The sailing can be more challenging and there is a lot more boat maintenance to
do, the anchorages can be very rolly (mostly in the Marquesas),or they're flat
but riddled with coral heads(bommies)for your anchor chain to get caught on, or
they are incredibly deep and occasionally crowded. You can make a few short
hops, but mostly, you must go on overnight trips to a few days at sea before
reaching your next destination.(That becomes a non-event once you get used to
it.) That is, as long as you watch the weather forecasts like hawks: Where is
that low, where is the SPCZ (South Pacific Convergence Zone),what about that
anticyclone that reached 1045 millibars? That was exciting, for us on the edge
of it. You also want to watch that swell: 4 meter swells are uncomfortable to
say the least. The ever-changing weather affects where you anchor, whether you
can enter a pass(we are in the land of fringing reefs) or whether you have to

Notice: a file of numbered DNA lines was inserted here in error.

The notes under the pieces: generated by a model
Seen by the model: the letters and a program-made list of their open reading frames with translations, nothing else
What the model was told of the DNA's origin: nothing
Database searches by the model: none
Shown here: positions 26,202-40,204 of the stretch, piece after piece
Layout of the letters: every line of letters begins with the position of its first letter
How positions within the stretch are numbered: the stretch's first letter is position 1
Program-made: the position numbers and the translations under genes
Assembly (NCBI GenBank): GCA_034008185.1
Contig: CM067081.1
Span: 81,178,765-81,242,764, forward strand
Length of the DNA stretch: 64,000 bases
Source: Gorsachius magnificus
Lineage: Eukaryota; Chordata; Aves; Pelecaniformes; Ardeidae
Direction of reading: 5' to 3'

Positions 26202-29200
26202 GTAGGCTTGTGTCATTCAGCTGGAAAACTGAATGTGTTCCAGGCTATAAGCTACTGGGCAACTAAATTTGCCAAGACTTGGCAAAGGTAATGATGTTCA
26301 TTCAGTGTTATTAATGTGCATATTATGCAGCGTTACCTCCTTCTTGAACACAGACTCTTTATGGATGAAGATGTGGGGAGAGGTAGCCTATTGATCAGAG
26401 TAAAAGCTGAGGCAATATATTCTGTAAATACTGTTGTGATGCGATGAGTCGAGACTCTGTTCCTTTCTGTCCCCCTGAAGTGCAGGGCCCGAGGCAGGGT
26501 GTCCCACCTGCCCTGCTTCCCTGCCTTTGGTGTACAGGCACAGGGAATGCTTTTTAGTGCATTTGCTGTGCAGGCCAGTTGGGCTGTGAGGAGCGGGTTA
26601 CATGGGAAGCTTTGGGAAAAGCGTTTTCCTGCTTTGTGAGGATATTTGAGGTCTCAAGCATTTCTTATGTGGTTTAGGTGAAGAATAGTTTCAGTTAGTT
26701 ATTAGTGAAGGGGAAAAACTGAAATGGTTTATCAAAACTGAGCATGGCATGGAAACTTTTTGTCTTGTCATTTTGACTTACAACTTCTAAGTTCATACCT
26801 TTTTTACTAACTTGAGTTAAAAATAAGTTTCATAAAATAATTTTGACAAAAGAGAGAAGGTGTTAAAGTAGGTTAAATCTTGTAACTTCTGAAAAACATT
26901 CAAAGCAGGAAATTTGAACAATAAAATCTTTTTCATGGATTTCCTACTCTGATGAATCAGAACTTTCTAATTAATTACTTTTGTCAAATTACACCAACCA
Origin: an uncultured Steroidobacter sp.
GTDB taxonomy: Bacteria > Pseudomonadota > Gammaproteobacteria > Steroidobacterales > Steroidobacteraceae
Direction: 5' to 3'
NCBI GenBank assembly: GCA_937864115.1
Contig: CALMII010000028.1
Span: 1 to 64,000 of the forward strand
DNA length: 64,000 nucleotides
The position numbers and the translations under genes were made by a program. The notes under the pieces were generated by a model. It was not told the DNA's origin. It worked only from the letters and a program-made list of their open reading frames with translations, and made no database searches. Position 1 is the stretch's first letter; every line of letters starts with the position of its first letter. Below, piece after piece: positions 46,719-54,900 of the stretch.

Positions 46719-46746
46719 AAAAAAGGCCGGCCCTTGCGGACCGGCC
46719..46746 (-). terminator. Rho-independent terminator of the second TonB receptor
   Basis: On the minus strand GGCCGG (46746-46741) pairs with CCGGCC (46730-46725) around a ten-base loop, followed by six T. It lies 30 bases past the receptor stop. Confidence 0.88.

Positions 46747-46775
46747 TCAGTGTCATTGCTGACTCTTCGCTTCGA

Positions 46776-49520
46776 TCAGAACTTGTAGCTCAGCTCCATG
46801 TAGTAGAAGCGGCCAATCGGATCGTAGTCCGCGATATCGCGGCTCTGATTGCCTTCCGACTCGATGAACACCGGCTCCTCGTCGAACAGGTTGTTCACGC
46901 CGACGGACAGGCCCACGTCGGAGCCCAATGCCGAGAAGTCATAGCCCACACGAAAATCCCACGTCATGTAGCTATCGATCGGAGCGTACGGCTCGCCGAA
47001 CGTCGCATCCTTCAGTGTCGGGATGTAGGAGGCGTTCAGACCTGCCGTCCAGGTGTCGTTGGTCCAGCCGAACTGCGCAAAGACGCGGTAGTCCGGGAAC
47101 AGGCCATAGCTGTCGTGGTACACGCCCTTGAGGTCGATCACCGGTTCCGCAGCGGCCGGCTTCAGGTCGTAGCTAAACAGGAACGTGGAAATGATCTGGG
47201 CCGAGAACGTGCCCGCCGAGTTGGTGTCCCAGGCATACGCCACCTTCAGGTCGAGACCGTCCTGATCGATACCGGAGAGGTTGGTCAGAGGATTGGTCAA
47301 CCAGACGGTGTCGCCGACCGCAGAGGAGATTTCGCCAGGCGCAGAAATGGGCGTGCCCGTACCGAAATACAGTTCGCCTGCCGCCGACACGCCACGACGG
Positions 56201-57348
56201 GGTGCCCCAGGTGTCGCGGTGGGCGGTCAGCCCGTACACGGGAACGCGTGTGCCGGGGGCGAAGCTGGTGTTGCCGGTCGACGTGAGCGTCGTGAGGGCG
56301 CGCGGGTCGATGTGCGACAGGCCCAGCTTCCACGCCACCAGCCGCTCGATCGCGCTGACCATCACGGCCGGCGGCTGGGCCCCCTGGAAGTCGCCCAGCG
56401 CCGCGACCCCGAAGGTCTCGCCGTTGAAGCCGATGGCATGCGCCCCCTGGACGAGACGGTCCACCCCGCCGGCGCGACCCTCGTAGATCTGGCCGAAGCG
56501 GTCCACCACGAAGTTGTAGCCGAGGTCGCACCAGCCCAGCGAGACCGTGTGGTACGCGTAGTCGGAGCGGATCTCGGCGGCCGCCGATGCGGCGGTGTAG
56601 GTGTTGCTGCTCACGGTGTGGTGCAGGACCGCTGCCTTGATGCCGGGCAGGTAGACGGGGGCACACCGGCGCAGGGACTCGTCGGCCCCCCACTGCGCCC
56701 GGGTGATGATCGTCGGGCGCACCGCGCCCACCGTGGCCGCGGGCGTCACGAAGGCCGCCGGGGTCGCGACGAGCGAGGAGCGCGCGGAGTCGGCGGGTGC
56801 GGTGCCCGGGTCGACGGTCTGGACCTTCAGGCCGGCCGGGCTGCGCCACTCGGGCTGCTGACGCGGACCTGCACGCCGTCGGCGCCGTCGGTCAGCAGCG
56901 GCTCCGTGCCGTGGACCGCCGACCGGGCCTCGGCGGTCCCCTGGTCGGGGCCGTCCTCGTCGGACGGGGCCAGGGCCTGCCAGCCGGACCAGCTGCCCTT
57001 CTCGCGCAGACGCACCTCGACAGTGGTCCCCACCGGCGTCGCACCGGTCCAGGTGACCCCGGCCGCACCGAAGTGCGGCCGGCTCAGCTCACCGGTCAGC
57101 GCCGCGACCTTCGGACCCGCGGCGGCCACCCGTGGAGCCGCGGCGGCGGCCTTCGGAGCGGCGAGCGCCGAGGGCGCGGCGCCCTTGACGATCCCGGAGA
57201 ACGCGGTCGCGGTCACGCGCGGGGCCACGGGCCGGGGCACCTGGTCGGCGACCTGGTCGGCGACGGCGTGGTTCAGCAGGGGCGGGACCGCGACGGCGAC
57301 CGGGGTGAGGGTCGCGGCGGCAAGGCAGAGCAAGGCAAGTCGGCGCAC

heave-to somewhere along the way. Going ashore in our dinghy was particularly
challenging in the Marquesas, surge and concrete docks don't like dinghies. You
need a system to anchor the dinghy out to avoid damaging said dinghy. (We had a
stern anchor drag and our dinghy was fairly badly damaged.) Sometimes it rains
so much you can collect 40 gallons of water in one sitting. Sometimes it's so
windy, you just hunker down, check your lines for chafing,and wait for it to
pass.In other words, you pay your dues to come here.

Was it worth it? Oh yes! Rick and I were enamoured with these South Pacific
Islands. We fell in love with the richly green scenery.(The Tuamotus were also